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Where to stand?

Ed Quinn
08:12 PM ET (US)
Rustys protocol is correct for MLB and high school. One reason that you are standing w. your back to the empty dugout is because the team on defense is the team you just called the 3rd out on offense a few seconds ago. They are now busy taking infield instead of bitching about your out call from their dugout!
Jeff TenbargePerson was signed in when posted
01:22 PM ET (US)
BTW- I have witnessed most College umpires facing the C in between innings...what I have noticed is chest facing the plate and being attentive to the actions of what is happening with the P and C...different levels, different trains of thought, different sets of standards, different training??? All good!
Jeff TenbargePerson was signed in when posted
12:55 PM ET (US)
I love it Rusty! Great information. Allow me to pick your brain...So, if you are facing the field on the defensive side of the field, I guess you can still see the on deck hitter if he decides to creep up as you scan the field? I have not found an established procedure as to where to stand in a published HS training manual...It has come up several times on evaluations where we have had disagreements. This is exactly why I like this forum...so we can discuss this stuff!
10:45 AM ET (US)
Right out of umpire school, you stand up the line on the "defense side of the field", "toes square to the line" facing the field. (not the plate or a dugout, looks confrontational, to a catcher or a coach who might be having a bad day, the field never has a bad day, lol) They say this position puts the most players in your view, 90% of the defense and all of the offense, the base guy can pick up the few that are left behind you that are in the dugout on defense. It also gets you away from swinging bats, again right out of MLB school, haven't you every been to a game and watched, lol. Count pitches, be ready to take line up changes coming from the offensive dugout which is in "front of you" and your view, see them coming, be pro active, be ready to "quickly" supply the catcher a ball on over throws, (before it hits the fence keeping the pace of a good game), don't just stand there being brain dead, lol, then pop to the plate, you know the rest, no foot brushes, lol. enjoy Rusty. (remember to never go to work, i.e get behind the plate without your mask on, signal, mask on, step in and go to work, what can I say they brained washed me, and maybe is why I was a FHSAA evaluator for eight years)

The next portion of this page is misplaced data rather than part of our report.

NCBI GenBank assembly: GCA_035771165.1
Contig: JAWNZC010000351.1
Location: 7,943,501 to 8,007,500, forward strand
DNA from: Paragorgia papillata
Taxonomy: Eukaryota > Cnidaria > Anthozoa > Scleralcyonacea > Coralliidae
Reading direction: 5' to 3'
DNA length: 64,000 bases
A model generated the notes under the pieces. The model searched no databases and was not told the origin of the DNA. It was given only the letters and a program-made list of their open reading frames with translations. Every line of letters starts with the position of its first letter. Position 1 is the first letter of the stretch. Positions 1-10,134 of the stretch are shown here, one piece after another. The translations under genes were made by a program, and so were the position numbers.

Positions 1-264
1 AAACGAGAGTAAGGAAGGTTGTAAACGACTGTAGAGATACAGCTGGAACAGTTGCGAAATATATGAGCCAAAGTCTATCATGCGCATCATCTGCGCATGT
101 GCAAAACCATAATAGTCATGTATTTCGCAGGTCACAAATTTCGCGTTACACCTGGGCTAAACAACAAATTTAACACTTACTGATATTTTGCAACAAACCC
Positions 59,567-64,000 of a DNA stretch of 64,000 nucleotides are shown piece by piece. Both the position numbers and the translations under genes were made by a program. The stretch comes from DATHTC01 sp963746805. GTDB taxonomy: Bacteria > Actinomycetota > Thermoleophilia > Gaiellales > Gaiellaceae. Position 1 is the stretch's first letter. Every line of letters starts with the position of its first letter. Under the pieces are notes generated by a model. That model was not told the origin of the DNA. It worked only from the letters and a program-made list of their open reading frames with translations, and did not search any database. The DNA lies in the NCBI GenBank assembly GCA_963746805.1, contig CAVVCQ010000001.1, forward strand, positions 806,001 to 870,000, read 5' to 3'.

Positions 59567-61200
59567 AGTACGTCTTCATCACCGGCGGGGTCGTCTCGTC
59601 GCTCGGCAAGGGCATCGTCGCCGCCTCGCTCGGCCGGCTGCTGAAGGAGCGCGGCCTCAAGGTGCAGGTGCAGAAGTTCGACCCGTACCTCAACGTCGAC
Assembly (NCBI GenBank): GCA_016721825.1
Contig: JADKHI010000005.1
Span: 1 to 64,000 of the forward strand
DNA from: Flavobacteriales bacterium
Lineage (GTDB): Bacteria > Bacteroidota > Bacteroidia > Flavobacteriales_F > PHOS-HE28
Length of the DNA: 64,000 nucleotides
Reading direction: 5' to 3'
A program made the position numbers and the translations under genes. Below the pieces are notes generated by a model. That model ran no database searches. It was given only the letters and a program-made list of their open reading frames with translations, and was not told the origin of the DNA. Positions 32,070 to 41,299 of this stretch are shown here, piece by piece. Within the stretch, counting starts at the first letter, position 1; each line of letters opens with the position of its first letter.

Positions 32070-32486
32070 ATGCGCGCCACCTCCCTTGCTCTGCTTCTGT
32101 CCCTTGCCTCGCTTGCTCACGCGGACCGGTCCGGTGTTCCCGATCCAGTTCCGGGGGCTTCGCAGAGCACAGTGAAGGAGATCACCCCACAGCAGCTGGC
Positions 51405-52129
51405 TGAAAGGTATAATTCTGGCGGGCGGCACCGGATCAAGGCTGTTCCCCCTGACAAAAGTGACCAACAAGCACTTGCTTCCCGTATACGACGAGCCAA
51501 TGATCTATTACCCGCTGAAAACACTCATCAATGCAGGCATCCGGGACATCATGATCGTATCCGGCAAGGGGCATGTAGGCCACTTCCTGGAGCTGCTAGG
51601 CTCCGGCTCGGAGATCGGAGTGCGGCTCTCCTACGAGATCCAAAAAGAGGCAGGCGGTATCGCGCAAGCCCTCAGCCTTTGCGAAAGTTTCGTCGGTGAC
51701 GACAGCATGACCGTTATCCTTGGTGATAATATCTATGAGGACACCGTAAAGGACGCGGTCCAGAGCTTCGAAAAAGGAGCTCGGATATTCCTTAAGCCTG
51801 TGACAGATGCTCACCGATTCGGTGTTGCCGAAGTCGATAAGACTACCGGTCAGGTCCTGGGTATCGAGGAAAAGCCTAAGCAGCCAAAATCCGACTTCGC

Jeff TenbargePerson was signed in when posted
09:56 AM ET (US)
There is no required position. Personally, I like to be a couple steps onto the grass straddling the line on the line of the offensive team. I like to be on that side so I can keep the on-deck batter back where he is required to be per the rules. If a Coach has a change, that Coach should come to us...by staying in our working area, we can keep a good tempo to the game. Counting pitches, letting both the battery and the first hitter up aware he had 2 more, and last one keeps the tempo going. I attempted to go on the defensive side the other night...I couldn't stand it- I felt like I had a harder time communicating with the on deck hitter and had to raise my voice to keep him back away from the plate area...Great point Eric regarding common sense!
09:19 AM ET (US)
I usually stand 10-12ft up the opposite side of the batting team's base line. But if there's a better or required method then I'm all ears.
09:03 AM ET (US)
Good point, Eric. Common sense is the key phrase......
Eric theune
08:52 AM ET (US)
You stand about 10 foot up either baseline, but use common sense and don't stand on the side where an angry player or team may run past. The point is to avoid conflict.
Jeff TenbargePerson was signed in when posted
08:45 AM ET (US)
When you are working the plate, where do you stand after the third out as the players are coming on and off the field? Please share your reason for the choice as to where you stand.

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